“Therefore, someone who wants to tour Eretz Yisroel and go to all the graves of the kedoshim, should first go to Tzefas to the shamash, and take this shamash and his book along with him. He should prepare the shamash a donkey to ride on, food and drink, and pay taxes for him, for at every grave the Arabs demand a tax. However, they do not ask for much, ten parah at the most, which is six gerush in our currency… In some villages there is a tax collector appointed by the ruler in whose place the village is found… and when one arrives at the village, the tax collector demands tax according to the number of graves of that village regardless of whether one visits all the graves or not. The best time to tour Eretz Yisroel is after Shavuos when many ships come to Eretz Yisroel with wealthy people who come to pray at the graves of kedoshim… A few poor people join the group as servants to the wealthy people. One boils coffee, another is a cook, another looks after the tobacco and smoking implements, burning fire in the smoking implement [hookah] of each one. Another is a scribe whose duty is to describe the graves of the tzaddikim, but briefly. At one time I joined a group as a boiler of coffee.
“The tax collectors are ordered to look after the graves, clean them, and keep their candles lit as I will explain later regarding the candles. If a grave or building is in danger of collapse or if something is broken, the rulers have to fix it. They greatly honor that graves of the kedoshim, and even Moslems and Arabs pray at them with their prayers, and make vows of olive oil.”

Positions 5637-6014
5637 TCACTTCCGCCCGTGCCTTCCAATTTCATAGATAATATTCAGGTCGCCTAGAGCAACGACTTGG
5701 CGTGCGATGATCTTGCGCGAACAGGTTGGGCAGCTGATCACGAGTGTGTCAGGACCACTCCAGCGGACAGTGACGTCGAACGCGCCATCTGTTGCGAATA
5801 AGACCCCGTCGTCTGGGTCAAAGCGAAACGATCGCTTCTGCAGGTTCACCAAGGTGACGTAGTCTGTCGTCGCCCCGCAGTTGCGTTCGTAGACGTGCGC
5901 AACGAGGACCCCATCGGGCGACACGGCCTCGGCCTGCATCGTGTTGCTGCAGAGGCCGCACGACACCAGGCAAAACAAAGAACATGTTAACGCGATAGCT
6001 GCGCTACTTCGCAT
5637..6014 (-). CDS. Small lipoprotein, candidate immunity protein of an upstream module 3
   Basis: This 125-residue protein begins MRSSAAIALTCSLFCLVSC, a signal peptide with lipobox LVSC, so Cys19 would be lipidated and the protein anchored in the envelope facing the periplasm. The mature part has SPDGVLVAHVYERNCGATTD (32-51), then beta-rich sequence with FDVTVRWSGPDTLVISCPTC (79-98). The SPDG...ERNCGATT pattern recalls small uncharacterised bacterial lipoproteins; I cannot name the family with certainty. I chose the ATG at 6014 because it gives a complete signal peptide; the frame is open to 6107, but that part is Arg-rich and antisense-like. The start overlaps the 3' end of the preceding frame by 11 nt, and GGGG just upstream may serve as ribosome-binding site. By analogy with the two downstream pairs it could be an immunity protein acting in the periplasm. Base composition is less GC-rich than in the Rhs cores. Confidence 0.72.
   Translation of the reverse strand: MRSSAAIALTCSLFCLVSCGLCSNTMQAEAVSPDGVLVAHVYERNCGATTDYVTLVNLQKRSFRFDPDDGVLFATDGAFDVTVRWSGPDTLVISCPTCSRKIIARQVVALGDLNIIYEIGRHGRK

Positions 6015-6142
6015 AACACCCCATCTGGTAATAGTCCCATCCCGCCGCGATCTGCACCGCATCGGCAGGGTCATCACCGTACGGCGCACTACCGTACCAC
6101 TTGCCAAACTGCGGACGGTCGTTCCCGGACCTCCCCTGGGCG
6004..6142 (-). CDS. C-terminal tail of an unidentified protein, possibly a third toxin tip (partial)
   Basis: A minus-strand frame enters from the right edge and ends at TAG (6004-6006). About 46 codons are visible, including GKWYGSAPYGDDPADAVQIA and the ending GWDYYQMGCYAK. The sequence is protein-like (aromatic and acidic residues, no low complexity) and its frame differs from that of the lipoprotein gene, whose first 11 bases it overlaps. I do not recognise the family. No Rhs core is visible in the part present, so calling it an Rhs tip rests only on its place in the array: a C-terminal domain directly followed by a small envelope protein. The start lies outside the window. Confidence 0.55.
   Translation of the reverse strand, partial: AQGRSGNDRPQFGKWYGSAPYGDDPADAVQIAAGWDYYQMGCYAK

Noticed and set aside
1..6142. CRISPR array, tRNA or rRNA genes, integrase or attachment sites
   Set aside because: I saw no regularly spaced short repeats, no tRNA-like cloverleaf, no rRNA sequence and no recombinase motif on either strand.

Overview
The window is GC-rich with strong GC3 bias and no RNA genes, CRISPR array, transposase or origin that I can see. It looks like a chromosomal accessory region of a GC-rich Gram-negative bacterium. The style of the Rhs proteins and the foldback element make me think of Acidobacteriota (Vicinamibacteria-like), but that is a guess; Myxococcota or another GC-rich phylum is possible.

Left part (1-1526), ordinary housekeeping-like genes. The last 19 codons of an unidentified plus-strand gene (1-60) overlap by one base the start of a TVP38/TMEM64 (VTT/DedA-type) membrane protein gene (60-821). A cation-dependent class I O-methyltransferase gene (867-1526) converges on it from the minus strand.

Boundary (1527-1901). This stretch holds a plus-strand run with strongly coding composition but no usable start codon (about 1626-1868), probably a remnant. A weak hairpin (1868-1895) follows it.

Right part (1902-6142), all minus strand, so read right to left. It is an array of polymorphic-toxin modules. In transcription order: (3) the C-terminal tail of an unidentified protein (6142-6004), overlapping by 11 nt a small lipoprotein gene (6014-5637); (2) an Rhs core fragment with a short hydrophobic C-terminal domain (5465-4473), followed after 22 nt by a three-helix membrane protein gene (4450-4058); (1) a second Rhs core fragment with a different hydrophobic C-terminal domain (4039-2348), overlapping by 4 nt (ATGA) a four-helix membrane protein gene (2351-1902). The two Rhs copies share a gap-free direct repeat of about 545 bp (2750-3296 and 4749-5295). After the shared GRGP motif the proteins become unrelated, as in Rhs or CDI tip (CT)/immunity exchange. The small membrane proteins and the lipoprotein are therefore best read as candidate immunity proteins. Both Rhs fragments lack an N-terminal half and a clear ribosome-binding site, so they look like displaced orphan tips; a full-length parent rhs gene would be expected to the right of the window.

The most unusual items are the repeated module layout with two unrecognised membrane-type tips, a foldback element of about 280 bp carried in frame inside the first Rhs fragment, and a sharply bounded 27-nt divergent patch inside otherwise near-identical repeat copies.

This guidebook seems to have disappeared; most of the Arizal’s newly identified graves are forgotten.
One of the best known guidebooks of the 16th and 17th centuries was the Yichus Hatzaddikim printed in 1561, which not only described their locations but also printed teachings of the interred tzaddikim “so that the person at his grave should remember to say a devar halachah in his name. For Rabbi Yochanan said in the name of Rabi Shimon bar Yochai, ‘Every time the statement of a talmid chochom is repeated in this world, his lips murmur in the grave.'” This popular sefer was translated into Arabic and Ladino.
Since then, guidebooks to kevorim and those who use them have proliferated to an unprecedented extent. Posters and notices advertising trips to kivrei tzaddikim are a permanent fixture on the lampposts and bus stops of Eretz Yisroel’s kehillos.
(Main source: Dr. Ze’ev Vilnai, Matzavos Kodesh Be’eretz Yisroel, Mossad Harav Kook, Yerushalayim, 1963.)